Meditation for kids
April 21, 2020 8:58 AM   Subscribe

I find meditation helps me a lot and I wish I found it earlier. How can I introduce it to my kids?

Should I?
posted by aeighty to Health & Fitness (11 answers total) 9 users marked this as a favorite
I am always in here talking up the Insight Timer app, even the free version. They have tracks for kids, tweens, and teens. You should probably try them first, you know your kids and what they'll respond to, but I am flipping through the list right now and seeing all kinds of options. They do have a "Kids: Learn to Meditate" 5-day course (many of their courses are for-pay, but this one is free) led by Andy Hobson, who's a bit of a rockstar in Mindfulness meditation and has a great voice. It's listed as 12 minutes a day, so probably do-able for most kids.
posted by Lyn Never at 9:17 AM on April 21, 2020 [1 favorite]

There are a lot of kid-focused guided meditation and mindfulness resources coming out right now, and I think the worst-case scenario is disinterest. I wouldn’t press if that happens, but there seems little harm in trying (unless you have a child with anxiety, OCD, etc. who finds it increases rumination or similar — in which case, still worth trying but extra-definitely don’t press if the kid doesn’t have a positive experience).

Not sure your kids’ ages, but my 5-year-old really likes the mindfulness exercises on GoNoodle, which were both used by his kindergarten teacher and recommended by a play therapist.
posted by LadyInWaiting at 9:21 AM on April 21, 2020

My kids are two and six and both of them really like the "Zen Den" mindfulness series from Cosmic Kids. It's video-based, but I do find that reliably holds their attention far better than than audio tracks, and Jaime teaches the basics of meditation and mindfulness and gives them some of the language at the same time. There's a bunch of different ones; my dog-obsessed toddler particularly adores the one with Mini the Puppy. My 6yo daughter was actually the one to discover it and bring it to her brother to help him calm down in the midst of a bad tantrum AND IT TOTALLY WORKED.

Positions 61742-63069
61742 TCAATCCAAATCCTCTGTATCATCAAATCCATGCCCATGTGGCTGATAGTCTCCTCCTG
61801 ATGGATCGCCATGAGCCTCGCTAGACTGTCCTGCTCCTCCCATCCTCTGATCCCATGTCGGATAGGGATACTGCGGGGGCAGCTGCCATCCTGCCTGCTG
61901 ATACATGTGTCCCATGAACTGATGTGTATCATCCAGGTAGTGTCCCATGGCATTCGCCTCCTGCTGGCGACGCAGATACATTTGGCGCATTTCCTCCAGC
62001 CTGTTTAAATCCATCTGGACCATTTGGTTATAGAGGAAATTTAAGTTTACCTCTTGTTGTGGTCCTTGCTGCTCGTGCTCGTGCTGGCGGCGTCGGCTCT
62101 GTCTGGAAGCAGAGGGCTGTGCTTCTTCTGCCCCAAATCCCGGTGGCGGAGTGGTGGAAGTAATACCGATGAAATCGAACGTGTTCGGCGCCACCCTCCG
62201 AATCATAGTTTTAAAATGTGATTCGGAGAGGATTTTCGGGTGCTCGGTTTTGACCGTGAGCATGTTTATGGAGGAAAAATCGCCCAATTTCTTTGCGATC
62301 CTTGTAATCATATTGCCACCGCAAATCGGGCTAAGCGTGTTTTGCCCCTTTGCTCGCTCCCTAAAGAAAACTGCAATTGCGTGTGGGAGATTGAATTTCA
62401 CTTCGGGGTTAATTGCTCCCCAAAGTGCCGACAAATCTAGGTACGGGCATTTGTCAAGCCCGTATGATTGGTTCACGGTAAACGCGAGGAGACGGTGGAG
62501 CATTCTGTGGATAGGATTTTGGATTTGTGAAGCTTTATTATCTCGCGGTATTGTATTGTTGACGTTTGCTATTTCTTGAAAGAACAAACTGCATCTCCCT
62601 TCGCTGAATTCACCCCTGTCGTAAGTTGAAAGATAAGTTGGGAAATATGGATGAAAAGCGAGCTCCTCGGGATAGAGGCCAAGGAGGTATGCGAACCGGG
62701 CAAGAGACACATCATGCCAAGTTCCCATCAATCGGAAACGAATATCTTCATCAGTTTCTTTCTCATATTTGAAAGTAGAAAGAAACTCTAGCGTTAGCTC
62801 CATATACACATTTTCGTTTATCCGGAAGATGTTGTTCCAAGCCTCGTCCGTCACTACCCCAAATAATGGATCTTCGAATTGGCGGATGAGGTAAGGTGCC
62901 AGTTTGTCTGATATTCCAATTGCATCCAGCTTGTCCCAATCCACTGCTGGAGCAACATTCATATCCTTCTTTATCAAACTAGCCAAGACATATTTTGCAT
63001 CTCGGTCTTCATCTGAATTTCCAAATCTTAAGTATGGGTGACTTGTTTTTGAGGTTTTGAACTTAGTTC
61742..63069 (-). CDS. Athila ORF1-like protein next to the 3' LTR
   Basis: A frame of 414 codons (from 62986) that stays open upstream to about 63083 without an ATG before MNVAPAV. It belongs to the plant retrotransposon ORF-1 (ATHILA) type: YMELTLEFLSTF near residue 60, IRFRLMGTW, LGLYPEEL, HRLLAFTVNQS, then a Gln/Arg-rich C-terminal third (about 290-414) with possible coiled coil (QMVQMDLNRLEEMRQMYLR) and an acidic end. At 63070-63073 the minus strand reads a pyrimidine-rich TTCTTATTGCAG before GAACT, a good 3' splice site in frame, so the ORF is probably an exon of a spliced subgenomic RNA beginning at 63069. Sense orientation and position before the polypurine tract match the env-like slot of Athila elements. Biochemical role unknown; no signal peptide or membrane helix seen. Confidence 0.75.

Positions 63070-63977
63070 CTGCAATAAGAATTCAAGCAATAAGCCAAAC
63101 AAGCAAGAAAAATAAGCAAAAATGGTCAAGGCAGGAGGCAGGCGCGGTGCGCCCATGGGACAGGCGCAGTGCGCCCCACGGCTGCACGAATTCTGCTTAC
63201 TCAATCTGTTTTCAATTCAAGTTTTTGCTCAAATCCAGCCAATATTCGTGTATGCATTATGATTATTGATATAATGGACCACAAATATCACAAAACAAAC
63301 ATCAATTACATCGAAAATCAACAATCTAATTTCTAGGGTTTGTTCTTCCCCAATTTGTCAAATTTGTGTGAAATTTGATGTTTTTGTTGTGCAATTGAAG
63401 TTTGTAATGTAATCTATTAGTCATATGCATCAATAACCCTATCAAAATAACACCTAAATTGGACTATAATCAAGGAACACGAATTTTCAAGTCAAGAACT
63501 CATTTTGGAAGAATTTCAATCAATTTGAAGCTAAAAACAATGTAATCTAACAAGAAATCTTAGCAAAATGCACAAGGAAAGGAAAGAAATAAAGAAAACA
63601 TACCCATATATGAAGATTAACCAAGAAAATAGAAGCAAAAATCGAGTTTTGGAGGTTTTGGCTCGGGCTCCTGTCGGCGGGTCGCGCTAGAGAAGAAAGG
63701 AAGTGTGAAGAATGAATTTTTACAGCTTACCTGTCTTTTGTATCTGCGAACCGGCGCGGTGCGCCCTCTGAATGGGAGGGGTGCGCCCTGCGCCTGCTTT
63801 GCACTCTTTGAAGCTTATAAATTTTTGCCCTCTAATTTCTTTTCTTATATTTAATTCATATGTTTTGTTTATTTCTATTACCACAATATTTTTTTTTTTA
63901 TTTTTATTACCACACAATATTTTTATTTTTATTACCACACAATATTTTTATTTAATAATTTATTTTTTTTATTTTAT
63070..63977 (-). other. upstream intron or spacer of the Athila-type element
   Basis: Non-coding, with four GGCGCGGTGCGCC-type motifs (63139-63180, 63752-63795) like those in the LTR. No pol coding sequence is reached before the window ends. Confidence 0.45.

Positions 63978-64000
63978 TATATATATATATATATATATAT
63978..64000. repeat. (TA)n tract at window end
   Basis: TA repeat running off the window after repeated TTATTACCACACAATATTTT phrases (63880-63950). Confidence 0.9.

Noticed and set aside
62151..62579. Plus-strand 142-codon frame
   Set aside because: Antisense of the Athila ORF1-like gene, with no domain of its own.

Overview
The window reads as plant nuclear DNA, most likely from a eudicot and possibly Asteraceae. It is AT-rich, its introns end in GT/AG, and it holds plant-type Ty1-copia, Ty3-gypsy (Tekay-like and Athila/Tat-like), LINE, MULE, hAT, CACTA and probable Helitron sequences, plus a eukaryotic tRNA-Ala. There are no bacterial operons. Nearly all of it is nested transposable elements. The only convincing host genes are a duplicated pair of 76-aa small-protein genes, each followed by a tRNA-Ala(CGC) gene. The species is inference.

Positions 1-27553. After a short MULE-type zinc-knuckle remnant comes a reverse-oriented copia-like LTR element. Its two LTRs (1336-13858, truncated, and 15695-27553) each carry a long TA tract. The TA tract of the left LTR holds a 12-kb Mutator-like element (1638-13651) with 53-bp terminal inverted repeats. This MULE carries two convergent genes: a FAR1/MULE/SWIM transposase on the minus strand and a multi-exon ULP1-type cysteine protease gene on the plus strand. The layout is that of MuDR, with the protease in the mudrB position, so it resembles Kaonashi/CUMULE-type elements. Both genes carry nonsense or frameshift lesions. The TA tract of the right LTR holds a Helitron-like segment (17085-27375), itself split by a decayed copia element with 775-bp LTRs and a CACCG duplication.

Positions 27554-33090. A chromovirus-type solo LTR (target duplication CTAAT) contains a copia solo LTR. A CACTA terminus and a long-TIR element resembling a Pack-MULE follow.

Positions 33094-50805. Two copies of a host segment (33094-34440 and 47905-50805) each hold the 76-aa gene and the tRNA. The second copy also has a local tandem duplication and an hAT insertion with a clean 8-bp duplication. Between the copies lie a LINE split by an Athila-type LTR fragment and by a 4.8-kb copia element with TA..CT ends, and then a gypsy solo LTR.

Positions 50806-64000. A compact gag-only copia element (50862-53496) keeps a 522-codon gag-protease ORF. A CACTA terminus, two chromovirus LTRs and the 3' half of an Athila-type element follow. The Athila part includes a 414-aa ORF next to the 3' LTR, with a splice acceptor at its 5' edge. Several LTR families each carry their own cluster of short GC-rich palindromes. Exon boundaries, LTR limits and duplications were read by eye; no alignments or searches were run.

My oldest LOVES to turn on "relaxing music" on our Echo Dot while she lies in bed powering down before she goes to sleep, and that too is a form of meditation...I think the station itself is called "Mindfulness Music"!
posted by anderjen at 9:37 AM on April 21, 2020 [1 favorite]

Smiling Mind is an app out of Australia which is specifically geared towards young people. I felt it was really helpful for learning a lot of the basics. It's been around since before all this started and if your kids are fine with the accents, it's a great way to get started.
posted by jessamyn at 10:14 AM on April 21, 2020

The Waking Up app, which I personally use and love, has a series of meditations for kids also.
posted by pdxhiker at 2:56 PM on April 21, 2020

The Peace Out podcast from BedtimeFM is amazing and each episode features a guided meditation “calm down” at the beginning, followed by soothing stories. My 5yo is obsessed with it (and so am I, tbh).
posted by lomes at 4:10 PM on April 21, 2020

The Starbright series of books by Maureen Garth loom large for my kids. They're a bit cheesy, but she encourages readers to put their own spinn on the text, leave out what didn't suit you etc. We went through the whole series multiple times, and it's super comforting to them (they go right to sleep). It has also really laid a foundation for the mechanics of what meditation is, so I feel like they're now ready for transiting to something a little more robust.
posted by Text TK at 7:36 PM on April 21, 2020

I liked this book a lot: Peaceful Piggy Meditation by Kerry Lee MacLean
posted by splitpeasoup at 8:03 PM on April 21, 2020

We have been using the Headspace app for kids for a long time. In fact, when we talked with our pediatrician about some mood issues they were having, she recommended Headspace. Lots of scenarios/foci to choose from.

I am a Headspace subscriber/frequent user FWIW.
posted by Slarty Bartfast at 10:22 PM on April 21, 2020

I read my mum's book "The 5 Minute Meditator" that she left lying around in the early 90s. Maybe she did it on purpose as I was an anxious kid and she knew I would read anything that was in my line of sight?

Anyway, it was simple, non-woo, and wasn't directly aimed at kids, which was I think important. I have always swung round back to meditation throughout my life, and I think it was that book which instilled in me that it is a part of regular life, not some sort of medicine.
posted by Balthamos at 3:25 AM on April 22, 2020

My parents used the "Imagine Yourself" tapes with me and my brother back in the 80s — "Be a ball, be a bird" — great exercises to do body scans and learn about relaxation/visualization, very appropriate to younger kids. I think you can still find this under iTunes/Amazon music.
posted by pants at 5:43 PM on April 22, 2020

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